The only entertaining part of this entire arc last night came from a group completely uninvolved in this particular story: The New Day. The way they adore Rollins is just hilarious—thrashing along with Rollins’ theme song as he came down the aisle was sadly, probably the highlight of the match for me. I also quite enjoyed New Day leading the beatdown on Kane toward the end of the lumberjack match, but unfortunately it was basically only there for Kane to rally against and clean house.
Sidebar: how many times have we heard JBL say “Seth Rollins has awakened a sleeping giant.” in the exact same cadence he did last night? The snippets of commentary they repeat ad nauseum really makes watching Raw feel more like playing WWE 2k15. At least no one was putting their educated feet to good use.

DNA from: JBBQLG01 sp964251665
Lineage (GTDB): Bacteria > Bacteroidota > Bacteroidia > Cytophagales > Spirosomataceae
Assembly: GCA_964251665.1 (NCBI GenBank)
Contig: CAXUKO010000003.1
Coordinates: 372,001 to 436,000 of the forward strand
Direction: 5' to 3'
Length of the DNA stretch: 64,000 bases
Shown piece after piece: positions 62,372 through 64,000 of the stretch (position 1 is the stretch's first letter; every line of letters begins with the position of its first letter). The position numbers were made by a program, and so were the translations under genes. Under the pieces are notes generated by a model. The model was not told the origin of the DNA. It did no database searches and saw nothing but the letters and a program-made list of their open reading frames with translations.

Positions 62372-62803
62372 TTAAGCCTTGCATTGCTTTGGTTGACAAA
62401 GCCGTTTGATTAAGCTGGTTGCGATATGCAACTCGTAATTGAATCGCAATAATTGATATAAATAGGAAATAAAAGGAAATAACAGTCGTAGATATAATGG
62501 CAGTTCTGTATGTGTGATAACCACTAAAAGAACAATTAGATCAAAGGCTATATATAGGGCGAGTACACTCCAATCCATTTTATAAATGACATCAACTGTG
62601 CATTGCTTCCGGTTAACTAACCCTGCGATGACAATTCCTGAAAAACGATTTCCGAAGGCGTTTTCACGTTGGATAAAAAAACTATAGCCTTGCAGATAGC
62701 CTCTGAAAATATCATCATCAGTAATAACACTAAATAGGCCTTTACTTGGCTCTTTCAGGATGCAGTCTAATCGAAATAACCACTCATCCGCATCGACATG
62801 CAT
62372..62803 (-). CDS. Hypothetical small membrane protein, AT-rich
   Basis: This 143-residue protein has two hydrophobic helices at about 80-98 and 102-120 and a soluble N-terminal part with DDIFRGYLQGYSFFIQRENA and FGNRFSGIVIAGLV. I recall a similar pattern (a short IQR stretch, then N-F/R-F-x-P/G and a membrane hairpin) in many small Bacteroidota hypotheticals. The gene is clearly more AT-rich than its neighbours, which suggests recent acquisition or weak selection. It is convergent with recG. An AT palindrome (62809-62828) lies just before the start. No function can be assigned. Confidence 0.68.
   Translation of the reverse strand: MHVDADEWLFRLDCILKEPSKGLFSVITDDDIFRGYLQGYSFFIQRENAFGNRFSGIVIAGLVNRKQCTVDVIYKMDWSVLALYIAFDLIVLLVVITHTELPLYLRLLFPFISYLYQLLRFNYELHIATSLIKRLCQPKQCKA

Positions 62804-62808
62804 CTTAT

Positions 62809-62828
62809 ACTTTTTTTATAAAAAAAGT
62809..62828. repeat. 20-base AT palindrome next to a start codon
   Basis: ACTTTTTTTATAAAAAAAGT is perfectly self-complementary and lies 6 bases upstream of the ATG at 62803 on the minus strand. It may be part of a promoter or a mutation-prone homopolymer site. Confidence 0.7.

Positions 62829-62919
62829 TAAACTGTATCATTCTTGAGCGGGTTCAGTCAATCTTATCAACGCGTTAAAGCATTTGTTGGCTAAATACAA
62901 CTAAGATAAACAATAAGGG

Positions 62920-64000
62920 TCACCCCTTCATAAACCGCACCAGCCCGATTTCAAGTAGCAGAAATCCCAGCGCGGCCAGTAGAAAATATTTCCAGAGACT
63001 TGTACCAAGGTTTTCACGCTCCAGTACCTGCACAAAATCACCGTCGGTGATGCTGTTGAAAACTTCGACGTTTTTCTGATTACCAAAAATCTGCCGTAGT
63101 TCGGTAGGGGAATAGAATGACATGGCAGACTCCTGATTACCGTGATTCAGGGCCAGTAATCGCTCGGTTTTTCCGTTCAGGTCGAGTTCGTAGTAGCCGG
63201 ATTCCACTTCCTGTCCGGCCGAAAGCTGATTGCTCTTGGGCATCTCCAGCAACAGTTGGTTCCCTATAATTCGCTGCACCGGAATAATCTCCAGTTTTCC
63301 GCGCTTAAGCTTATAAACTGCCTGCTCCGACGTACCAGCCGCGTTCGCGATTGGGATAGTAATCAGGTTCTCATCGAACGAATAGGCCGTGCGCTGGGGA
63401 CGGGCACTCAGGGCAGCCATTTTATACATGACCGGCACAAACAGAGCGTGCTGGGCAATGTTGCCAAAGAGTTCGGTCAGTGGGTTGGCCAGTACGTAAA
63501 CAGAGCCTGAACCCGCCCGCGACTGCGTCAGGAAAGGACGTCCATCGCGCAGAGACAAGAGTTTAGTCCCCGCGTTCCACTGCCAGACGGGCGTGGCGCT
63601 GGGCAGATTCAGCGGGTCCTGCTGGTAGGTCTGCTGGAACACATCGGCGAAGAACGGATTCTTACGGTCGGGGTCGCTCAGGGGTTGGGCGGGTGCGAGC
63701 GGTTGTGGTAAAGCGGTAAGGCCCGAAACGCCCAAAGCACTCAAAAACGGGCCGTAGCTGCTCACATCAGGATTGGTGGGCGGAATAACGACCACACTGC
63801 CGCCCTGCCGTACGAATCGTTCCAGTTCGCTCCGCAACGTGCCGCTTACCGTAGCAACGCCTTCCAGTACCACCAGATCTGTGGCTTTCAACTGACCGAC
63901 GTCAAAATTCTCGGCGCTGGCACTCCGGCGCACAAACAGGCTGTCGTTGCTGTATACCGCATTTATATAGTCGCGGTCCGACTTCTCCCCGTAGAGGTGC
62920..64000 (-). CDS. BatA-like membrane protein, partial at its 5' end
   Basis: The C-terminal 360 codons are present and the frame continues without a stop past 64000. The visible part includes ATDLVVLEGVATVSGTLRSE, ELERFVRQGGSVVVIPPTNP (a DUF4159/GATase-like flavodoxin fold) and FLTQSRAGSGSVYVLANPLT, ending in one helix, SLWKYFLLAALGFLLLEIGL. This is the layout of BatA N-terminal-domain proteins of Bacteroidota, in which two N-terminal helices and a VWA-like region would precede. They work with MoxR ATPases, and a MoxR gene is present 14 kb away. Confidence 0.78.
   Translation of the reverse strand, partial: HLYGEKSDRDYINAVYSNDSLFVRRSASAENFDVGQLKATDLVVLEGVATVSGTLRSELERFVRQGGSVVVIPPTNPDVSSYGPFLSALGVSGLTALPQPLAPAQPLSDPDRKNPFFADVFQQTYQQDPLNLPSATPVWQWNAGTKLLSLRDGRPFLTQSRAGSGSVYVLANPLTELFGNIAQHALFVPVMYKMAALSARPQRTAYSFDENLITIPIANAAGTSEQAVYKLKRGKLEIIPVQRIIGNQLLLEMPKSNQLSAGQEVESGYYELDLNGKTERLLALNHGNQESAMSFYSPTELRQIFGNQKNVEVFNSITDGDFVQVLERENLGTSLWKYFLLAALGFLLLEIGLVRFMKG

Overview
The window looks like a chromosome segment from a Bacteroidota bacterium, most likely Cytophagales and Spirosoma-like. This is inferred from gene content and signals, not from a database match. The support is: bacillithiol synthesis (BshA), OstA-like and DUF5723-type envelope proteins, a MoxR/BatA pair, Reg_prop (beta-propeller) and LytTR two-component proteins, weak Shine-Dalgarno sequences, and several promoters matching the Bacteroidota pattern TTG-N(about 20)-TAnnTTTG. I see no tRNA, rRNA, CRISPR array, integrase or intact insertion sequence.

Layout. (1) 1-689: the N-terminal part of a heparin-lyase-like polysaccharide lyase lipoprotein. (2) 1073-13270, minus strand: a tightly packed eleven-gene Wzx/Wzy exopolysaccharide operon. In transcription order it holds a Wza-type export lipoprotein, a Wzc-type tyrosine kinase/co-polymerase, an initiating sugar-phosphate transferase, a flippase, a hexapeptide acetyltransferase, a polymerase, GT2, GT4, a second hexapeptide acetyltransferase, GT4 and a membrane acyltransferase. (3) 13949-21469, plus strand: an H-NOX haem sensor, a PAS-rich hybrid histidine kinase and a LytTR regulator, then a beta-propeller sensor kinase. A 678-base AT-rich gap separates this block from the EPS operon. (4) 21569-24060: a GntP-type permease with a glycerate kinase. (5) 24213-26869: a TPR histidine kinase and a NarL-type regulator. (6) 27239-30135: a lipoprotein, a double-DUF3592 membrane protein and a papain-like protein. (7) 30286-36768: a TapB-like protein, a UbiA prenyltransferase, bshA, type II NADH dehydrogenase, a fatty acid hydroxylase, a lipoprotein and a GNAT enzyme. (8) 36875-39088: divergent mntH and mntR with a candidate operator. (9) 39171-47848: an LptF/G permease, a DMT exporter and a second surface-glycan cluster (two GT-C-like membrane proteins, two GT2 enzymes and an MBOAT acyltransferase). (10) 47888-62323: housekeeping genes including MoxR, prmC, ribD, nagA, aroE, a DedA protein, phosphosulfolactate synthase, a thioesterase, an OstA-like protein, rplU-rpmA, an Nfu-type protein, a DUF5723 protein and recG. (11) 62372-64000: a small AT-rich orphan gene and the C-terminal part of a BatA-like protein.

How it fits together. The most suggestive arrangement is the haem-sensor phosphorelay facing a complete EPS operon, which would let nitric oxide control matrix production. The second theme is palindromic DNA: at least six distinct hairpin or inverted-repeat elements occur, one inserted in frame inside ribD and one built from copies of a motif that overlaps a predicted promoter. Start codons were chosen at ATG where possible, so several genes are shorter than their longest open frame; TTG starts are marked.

New Day rocks, but even they couldn’t save this segment. This was a chore to watch.
Anything But This
WWE has actually been doing a pretty good job of rebuilding Roman Reigns’ character since the plan to strap a rocket to his back a couple months before WrestleMania this year blew up in their face. He’s gone back to basics as a stoic asskicker rather than the Cena-lite wisecracker they tried to make him out to be a few months ago.
Last night may have undone quite a bit of that progress.